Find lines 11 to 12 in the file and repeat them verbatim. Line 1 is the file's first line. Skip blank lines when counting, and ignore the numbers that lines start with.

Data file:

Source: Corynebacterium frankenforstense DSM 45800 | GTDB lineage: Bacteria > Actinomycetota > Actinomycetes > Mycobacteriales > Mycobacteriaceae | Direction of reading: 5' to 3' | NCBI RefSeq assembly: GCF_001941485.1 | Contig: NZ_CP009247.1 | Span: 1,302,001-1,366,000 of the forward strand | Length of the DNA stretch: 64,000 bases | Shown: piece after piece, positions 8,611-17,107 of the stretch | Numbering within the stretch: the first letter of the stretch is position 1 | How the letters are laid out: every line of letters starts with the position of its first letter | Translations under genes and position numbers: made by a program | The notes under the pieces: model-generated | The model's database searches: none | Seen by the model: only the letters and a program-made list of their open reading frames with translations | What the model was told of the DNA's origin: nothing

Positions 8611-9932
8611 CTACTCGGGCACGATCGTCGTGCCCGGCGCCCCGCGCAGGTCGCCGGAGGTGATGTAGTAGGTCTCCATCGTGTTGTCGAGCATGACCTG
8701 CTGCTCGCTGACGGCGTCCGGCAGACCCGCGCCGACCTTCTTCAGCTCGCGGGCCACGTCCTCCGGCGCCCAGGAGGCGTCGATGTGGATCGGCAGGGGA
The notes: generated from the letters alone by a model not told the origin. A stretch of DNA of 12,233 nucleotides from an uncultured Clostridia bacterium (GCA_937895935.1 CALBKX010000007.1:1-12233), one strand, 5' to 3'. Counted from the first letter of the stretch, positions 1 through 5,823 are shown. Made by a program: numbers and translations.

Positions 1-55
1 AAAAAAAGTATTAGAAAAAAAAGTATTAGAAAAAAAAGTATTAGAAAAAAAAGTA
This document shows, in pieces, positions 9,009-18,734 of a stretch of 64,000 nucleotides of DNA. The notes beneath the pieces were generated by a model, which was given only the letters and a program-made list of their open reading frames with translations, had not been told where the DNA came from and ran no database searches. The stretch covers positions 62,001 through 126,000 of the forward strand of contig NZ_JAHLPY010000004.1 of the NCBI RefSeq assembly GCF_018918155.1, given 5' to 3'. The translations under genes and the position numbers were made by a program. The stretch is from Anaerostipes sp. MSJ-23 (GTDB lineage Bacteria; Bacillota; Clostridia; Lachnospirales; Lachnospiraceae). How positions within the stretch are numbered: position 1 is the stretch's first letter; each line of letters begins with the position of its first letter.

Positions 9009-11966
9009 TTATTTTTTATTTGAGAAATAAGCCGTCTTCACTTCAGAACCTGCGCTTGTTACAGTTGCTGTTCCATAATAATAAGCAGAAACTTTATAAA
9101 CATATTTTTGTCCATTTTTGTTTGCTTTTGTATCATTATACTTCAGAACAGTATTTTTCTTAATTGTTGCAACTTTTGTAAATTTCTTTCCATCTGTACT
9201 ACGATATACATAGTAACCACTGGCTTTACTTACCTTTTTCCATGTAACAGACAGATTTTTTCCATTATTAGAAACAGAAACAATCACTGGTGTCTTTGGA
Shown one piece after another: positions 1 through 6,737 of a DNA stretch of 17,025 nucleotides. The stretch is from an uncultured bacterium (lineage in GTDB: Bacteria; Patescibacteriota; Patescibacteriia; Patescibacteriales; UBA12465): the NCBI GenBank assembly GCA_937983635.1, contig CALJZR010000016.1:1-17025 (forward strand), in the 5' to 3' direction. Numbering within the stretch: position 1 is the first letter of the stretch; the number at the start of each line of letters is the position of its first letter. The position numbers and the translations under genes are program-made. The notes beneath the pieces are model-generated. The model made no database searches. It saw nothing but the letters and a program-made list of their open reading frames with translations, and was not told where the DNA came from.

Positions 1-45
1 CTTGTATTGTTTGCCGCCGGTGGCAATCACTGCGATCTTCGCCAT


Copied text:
9101 CATATTTTTGTCCATTTTTGTTTGCTTTTGTATCATTATACTTCAGAACAGTATTTTTCTTAATTGTTGCAACTTTTGTAAATTTCTTTCCATCTGTACT
9201 ACGATATACATAGTAACCACTGGCTTTACTTACCTTTTTCCATGTAACAGACAGATTTTTTCCATTATTAGAAACAGAAACAATCACTGGTGTCTTTGGA